According to the proxy statement, Gartner management couldn't sleep at night with thoughts like these hanging over their heads. So Gartner committed to holding a Dutch auction for at least 15%, or 15 million, of its shares outstanding (a mix of A and B in proportion to how many of each are outstanding). This auction is going on even as we, ahem, interact. Gartner also committed to buying back an additional 5% of its outstanding A and B shares over the next two years.

So the stock is stubbornly hanging in there in the 21-to-23 range, making us actively reconsider Plan A, based on the following:

  • Is everyone else thinking the same thing? And are some, therefore, stepping up to the plate now, making the Dutch auction an effective mechanism for mopping up demand for the stock?
  • Or is this a temporary floor under the stock, and once the auction is over there will be 25 million or so unaccounted-for shares to be absorbed?
  • And while we're at it, just how much money is indexed to the S&P Mid Cap index -- which just added Gartner -- anyway?

Second-quarter earnings came out a few weeks ago and were, unsurprisingly (given the unpleasantness that a poor earnings report would have thrown on top of a difficult situation), pretty good, which is probably helping a bit.

One of the nicer ways to create performance and sidestep unnecessary headaches as an institutional portfolio manager is to avoid starting a new position that tanks the minute you are done buying. In a market where we'd be happy being even for the rest of the year, there is a huge difference between paying $22 and paying $18 a share.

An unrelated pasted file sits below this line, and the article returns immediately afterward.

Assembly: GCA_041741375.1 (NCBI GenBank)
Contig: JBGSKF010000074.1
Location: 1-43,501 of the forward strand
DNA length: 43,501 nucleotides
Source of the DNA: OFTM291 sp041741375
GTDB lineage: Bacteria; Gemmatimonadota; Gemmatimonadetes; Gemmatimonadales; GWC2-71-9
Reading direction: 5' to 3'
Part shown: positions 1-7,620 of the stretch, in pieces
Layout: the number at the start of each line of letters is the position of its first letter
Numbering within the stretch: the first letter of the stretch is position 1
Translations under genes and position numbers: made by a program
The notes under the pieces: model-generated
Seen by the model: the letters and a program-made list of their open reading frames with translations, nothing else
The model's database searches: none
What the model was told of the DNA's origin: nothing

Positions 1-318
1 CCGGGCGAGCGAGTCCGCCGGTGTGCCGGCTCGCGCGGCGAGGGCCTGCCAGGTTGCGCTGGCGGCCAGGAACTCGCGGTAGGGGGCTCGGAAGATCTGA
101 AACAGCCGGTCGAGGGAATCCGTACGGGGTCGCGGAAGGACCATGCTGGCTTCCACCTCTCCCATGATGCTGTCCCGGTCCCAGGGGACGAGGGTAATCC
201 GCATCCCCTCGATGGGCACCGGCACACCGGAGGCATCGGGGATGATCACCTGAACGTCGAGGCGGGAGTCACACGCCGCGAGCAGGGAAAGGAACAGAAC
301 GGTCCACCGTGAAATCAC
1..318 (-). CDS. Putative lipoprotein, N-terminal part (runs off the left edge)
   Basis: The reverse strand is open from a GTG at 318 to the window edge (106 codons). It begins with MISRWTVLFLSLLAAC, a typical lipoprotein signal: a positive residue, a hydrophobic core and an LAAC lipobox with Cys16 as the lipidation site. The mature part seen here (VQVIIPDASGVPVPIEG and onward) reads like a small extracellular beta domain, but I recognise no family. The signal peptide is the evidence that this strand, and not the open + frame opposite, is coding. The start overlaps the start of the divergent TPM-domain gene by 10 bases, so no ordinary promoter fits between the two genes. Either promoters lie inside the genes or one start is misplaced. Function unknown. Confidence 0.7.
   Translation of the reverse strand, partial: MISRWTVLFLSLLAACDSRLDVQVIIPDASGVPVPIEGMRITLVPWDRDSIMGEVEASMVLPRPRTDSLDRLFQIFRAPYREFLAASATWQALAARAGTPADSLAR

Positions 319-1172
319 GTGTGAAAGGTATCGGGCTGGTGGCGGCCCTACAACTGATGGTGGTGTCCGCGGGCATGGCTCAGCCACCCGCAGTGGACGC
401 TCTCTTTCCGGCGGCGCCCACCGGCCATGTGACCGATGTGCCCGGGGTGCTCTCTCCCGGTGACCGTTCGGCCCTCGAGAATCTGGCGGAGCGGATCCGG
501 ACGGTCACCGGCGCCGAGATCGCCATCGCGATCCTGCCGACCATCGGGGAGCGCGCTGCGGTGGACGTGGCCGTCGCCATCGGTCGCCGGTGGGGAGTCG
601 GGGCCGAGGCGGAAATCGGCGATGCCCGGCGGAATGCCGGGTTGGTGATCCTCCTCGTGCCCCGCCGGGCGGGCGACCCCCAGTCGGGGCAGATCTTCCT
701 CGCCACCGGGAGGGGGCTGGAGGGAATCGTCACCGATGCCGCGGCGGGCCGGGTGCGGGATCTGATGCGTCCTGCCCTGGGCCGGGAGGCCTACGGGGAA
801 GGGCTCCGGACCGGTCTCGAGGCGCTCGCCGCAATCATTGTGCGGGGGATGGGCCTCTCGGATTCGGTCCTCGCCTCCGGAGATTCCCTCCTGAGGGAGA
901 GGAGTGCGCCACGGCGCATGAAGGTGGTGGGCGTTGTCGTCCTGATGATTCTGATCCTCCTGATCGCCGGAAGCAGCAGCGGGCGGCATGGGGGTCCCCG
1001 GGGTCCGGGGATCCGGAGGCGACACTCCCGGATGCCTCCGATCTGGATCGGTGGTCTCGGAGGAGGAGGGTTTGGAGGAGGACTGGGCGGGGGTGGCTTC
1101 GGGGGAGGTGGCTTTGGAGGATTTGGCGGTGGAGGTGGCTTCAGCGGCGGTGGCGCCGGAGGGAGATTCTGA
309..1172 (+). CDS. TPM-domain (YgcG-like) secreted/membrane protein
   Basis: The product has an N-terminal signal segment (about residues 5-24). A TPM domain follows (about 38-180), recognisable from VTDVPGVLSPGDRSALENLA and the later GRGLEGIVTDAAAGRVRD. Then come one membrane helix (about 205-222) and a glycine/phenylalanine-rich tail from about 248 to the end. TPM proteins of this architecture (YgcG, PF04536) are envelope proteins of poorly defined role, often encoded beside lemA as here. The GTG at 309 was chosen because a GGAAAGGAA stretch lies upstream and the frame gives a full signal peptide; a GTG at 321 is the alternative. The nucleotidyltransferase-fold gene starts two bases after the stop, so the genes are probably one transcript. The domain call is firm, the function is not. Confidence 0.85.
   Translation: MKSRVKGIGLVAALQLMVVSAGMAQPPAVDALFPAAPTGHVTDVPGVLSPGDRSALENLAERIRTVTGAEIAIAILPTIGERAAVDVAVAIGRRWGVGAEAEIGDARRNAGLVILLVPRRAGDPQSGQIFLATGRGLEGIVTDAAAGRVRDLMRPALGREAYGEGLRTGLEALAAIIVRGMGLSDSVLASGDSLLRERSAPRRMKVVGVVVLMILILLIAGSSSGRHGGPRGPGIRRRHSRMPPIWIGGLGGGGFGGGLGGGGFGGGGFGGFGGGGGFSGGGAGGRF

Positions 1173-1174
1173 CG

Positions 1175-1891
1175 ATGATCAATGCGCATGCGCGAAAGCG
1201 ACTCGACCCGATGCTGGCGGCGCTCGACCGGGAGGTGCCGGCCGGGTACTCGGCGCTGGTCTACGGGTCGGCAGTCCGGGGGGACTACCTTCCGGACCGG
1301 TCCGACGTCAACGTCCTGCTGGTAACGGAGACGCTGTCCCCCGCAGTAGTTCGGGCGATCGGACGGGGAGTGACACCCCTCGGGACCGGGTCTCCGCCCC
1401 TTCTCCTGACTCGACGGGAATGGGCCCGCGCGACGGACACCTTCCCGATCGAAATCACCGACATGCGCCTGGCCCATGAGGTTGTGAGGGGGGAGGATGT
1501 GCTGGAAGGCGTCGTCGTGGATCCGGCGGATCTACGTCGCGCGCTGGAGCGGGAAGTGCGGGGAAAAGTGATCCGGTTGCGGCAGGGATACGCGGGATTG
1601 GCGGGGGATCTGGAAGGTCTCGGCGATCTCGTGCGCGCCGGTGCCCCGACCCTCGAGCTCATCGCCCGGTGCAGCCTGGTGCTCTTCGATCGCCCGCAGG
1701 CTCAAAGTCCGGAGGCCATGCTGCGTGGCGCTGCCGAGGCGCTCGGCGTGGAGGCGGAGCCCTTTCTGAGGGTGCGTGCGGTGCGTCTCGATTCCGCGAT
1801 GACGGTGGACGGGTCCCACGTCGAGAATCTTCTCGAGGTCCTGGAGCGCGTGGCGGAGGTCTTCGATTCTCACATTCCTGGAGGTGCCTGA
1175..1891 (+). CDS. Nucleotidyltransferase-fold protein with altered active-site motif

Buying Value or Buying Votes?

Then, of course, there is the whole issue of which stock to buy, the A shares or the B. Given the minor difference in voting power, it seems to make sense to buy the cheaper paper. Interestingly, you might expect the voting-rights B shares to trade at a slight premium, but as in a number of similar situations, including




Brown Forman


, it doesn't. You also have to factor in liquidity issues and of course, index representation. That's why I say: Buy the cheaper paper.

So in our classic fashion -- which favors incremental moves rather than grand, bold gestures -- we have just taken our position up to half a unit from a quarter. In my gut, I still think Gartner has a chance to get clobbered down to 18, which I would somewhat welcome as an opportunity to back the truck up and buy all we can.

But we have done a heck of a lot of work on this opportunity and to miss the boat just to save a buck or two would drive us bananas. As a rule, being too cute works better for puppies than it does for portfolio managers.

Jeffrey Bronchick is chief investment officer at Reed Conner & Birdwell, a Los Angeles-based money management firm with $1.2 billion of assets under management for institutions and individuals. Bronchick also manages the RCB Small Cap Value Fund. At time of publication, RCB was long Gartner, IMS Health, Dun & Bradstreet and Raytheon, although holdings can change at any time. Under no circumstances does the information in this column represent a recommendation to buy or sell stocks. Bronchick appreciates your feedback at